As business traditions change and more women enter the workforce, the nature of and compensation for the work women do will continue to change. More educated women are entering the workforce, and for Australian women, flexibility is a must. New laws are promoting flexible options for employees, which will likely improve female participation rates across many industries and reduce the national gender wage gap. These continuing changes will shape the Australian economy and help Australian businesses compete in the global marketplace.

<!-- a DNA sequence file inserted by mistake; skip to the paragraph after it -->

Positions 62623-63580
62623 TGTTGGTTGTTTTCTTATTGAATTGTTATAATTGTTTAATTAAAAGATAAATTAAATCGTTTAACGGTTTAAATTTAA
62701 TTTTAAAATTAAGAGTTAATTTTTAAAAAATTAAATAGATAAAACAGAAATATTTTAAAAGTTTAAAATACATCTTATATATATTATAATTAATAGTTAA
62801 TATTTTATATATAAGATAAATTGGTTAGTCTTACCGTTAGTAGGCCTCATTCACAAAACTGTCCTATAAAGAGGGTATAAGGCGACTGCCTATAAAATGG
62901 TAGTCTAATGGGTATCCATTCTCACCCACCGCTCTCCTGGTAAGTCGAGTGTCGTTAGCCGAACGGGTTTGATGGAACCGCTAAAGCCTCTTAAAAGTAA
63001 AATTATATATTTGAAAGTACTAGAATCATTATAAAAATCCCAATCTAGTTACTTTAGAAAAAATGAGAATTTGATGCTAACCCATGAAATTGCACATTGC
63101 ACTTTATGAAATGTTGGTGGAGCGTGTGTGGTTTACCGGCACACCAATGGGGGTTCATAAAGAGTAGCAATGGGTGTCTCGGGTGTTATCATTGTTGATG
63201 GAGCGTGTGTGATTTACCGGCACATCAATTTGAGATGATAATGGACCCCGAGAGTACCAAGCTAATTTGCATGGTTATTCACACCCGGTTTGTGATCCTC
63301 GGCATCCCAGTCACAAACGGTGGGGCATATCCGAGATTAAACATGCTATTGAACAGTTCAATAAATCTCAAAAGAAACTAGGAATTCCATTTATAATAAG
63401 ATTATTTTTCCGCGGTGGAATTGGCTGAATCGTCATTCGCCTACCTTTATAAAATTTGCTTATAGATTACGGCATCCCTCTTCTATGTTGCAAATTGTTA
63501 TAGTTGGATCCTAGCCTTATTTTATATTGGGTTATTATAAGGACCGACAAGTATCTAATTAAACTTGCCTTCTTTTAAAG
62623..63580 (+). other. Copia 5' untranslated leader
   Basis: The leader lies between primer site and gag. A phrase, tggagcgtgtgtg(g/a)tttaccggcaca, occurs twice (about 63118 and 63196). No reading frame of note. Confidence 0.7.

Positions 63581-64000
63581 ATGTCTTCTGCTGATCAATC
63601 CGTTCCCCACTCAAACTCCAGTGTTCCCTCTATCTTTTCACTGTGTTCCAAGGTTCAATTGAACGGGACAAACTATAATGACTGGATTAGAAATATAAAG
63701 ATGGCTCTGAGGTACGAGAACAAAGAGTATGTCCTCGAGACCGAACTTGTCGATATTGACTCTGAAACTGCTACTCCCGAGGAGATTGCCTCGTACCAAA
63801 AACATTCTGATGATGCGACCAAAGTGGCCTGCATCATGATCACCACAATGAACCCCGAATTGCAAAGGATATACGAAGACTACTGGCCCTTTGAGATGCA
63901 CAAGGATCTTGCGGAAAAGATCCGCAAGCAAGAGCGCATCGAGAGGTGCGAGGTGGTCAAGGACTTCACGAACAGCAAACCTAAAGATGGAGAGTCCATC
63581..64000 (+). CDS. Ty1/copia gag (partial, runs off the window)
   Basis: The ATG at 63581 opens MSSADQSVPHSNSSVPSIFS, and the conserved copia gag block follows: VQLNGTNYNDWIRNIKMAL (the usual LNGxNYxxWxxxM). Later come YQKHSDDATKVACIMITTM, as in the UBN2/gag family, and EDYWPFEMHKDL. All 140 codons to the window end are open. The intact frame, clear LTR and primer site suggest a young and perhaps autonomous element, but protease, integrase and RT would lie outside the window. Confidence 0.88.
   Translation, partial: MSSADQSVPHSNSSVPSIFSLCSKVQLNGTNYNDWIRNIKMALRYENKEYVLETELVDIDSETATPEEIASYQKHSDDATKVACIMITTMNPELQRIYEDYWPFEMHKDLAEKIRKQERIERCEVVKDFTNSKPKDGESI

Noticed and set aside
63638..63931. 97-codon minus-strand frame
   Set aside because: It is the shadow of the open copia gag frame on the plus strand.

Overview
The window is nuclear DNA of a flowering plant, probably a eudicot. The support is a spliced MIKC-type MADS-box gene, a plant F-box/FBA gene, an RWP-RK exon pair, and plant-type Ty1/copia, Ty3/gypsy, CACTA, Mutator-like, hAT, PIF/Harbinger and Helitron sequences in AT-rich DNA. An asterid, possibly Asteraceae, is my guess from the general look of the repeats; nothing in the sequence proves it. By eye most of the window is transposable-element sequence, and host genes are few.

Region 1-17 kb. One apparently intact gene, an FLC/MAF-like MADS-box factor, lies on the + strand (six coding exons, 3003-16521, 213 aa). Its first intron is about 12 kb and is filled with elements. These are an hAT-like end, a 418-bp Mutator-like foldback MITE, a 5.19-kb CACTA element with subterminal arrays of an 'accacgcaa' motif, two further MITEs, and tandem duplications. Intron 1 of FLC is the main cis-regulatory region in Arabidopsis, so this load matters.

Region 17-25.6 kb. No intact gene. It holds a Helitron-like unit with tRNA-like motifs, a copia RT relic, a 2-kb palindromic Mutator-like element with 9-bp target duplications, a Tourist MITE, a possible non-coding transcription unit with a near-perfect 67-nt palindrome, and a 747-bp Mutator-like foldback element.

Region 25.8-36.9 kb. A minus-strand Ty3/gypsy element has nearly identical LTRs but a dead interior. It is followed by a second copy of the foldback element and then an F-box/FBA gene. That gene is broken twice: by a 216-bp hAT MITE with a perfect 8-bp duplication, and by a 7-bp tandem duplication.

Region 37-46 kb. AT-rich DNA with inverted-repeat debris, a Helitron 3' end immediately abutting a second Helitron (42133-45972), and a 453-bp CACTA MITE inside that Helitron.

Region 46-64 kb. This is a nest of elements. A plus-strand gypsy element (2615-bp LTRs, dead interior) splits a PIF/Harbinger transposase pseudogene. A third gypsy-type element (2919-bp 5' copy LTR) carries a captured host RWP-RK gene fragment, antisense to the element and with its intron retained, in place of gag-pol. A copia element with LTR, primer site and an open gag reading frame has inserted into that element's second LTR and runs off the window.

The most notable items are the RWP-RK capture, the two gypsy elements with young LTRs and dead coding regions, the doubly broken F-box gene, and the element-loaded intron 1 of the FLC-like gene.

1. Australian Bureau of Labor Statistics. (n.d.). Employment Data Summary. Retrieved November 30, 2018.
  2. World Economic Forum. (n.d.). Australia Gender Gap Report. Retrieved November 30, 2018.
  3. Australian Bureau of Labor Statistics. (n.d.). Main Features – Education. Retrieved November 30, 2018.
  4. Australian Bureau of Labor Statistics. (n.d.). Main Features – Education. Retrieved November 30, 2018.
  5. Australian Bureau of Labor Statistics. (n.d.). Employment Data Summary. Retrieved November 30, 2018.
  6. Australian Bureau of Labor Statistics – Economic Security. (n.d.). Retrieved November 30, 2018.
  7. Australian Bureau of Labor Statistics. (n.d.) Employment Data Summary. Retrieved November 30, 2018.
  8. Workplace Gender Equality Agency. (n.d.). Retrieved November 30, 2018.